One of the topmost priorities, they argue, is building customer trust.
Preparations for a boat tour on the Saigon River running through HCM City.
The tourism authorities have come up with a plan to welcome international guests to Vietnam, said an official with the Vietnam National Administration of Tourism (VNAT). This plan will be carried out step-by-step in three phases, said the official. The first will be the pilot phase, and limited numbers of guests will be received in the second phase and normalcy restored in the third.
The pilot reception of international travelers has to ensure a safety corridor for local communities by minimizing contacts between guests and the local populaces to diminish risks of infections and fears among citizens. That means short excursions may not be popular in this phase while preferred ones include long-stay trips, packaged resort tours and guests on board chartered planes. In the next phase, travelers on normal regular commercial flights will be welcomed.
The VNAT will first select locations and standardize entry procedures so that tour operators can comply with them. Other related authorities, such as the Ministry of Health, the Ministry of Foreign Affairs and the Ministry of Transport, will have to take part in the task so that the local hospitality industry can be gradually reopened to the fullest. Of this, the part to be done by the Ministry of Health is crucial because it has to negotiate with countries so that the two sides or multiple sides accept their respective Covid-19 vaccines to pave the way for a “vaccine passport” which grant entry to a traveler with two shots.
Some tour operators have hoped for an opening in July to catch up with the neighboring Thailand. However, said the VNAT official, although the authorities are eager for an early resumption of international aviation traffic, the opening date may not be sooner than after summer so that tourist companies in the field finish their most hectic business time of the year on the domestic market.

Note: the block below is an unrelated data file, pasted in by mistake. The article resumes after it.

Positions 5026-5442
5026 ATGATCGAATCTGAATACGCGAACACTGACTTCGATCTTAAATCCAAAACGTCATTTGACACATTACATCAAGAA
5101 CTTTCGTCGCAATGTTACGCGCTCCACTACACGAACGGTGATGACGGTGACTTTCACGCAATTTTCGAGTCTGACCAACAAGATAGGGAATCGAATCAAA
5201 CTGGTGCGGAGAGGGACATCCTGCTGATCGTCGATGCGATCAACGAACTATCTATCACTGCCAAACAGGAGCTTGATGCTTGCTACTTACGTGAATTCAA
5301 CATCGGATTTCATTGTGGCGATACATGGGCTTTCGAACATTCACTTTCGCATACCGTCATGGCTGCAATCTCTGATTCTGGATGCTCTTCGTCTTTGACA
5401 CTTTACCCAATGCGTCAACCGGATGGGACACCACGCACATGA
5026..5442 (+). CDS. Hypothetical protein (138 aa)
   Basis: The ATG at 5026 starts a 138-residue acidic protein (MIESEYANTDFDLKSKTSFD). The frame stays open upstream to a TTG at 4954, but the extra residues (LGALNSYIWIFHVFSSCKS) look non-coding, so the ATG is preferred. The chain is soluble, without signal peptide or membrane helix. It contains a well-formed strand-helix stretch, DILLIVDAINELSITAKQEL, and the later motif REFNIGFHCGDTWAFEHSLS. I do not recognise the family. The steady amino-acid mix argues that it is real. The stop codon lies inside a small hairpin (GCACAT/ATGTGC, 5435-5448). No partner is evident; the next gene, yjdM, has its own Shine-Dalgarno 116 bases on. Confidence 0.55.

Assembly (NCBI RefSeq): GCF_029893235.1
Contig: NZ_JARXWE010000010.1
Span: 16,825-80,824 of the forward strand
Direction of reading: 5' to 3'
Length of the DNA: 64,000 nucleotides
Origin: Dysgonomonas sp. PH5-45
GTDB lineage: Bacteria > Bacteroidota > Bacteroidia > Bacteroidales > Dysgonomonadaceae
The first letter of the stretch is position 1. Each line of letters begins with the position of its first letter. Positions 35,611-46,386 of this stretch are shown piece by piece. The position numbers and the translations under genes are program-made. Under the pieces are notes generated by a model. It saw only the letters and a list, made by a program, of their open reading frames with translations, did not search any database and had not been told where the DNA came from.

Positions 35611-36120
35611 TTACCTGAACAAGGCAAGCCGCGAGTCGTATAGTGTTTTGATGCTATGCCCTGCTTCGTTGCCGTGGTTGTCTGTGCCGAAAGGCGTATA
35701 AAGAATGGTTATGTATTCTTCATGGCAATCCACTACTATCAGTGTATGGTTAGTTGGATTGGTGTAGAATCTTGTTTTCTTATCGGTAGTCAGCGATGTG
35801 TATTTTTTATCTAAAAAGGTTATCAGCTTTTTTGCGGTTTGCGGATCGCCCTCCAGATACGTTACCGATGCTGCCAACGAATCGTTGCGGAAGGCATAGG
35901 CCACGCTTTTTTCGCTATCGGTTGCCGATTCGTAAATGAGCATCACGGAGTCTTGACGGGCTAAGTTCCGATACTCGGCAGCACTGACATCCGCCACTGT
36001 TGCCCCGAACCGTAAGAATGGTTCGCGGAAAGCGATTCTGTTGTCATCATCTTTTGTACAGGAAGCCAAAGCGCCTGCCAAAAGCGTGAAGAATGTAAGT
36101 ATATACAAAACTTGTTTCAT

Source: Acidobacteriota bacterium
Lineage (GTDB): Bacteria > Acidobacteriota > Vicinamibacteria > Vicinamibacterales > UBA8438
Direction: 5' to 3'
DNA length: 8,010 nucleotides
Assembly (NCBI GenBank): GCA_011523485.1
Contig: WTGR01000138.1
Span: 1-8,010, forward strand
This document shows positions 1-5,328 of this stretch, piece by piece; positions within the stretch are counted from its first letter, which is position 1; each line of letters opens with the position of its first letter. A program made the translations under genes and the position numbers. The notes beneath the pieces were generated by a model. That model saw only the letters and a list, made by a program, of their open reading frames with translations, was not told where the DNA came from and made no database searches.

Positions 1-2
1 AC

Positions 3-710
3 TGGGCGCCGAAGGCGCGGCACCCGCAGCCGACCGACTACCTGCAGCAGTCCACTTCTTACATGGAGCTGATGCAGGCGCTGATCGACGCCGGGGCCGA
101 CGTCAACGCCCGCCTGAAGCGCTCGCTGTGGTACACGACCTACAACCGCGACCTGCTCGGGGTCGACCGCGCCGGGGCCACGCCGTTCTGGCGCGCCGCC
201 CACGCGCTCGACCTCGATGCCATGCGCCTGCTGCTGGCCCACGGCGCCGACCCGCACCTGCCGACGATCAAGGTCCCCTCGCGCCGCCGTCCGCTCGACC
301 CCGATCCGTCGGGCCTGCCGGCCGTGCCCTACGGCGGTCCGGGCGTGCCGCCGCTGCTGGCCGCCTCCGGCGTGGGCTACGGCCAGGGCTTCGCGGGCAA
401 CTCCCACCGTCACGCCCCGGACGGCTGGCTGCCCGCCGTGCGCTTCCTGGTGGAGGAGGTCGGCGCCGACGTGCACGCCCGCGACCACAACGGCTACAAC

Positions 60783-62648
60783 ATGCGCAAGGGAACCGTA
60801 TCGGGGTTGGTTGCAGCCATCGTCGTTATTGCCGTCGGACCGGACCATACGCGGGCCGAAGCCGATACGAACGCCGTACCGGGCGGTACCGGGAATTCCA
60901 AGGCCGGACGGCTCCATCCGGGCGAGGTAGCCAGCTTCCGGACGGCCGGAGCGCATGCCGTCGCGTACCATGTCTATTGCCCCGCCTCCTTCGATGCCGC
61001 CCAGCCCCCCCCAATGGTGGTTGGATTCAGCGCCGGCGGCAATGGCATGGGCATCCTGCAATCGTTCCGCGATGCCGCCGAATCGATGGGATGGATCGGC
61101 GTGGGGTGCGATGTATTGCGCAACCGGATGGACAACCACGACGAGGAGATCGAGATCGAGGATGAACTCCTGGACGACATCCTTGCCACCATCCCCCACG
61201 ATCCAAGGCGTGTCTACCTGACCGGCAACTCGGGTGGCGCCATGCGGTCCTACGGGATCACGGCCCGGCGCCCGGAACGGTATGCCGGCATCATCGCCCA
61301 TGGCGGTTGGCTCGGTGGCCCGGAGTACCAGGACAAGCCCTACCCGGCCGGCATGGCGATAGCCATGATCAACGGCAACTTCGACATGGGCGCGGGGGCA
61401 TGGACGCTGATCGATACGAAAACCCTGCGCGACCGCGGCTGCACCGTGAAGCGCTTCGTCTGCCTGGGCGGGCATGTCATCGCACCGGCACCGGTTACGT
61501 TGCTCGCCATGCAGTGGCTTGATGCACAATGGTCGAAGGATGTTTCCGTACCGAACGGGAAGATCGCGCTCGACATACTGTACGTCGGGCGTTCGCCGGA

“We plan to welcome [international] guests on a pilot basis in the third quarter of this year,” said the official. It may take the tourism authorities and relevant agencies about three months to complete plans and other preparatory tasks.
Earlier last week, Thailand has announced she would open the door gradually and pick the famous tourist island of Phuket to implement it on a pilot basis. As of the first of April, foreign tourists with complete Covid-19 vaccination to Phuket will have to spend a seven-day isolation at a hotel before being allowed to engage in tourists’ activities at designated areas (called the 0+7 model). Since July 1, all tourists with complete Covid-19 inoculation will not have to be isolated any more.
In the above two phases, tourists have to produce a proof of their two shots which are endorsed by the World Health Organization (WHO) and some other papers, such as a negative test result of the coronavirus and health insurance. The isolation will be totally lifted as of the beginning of Q4 of this year.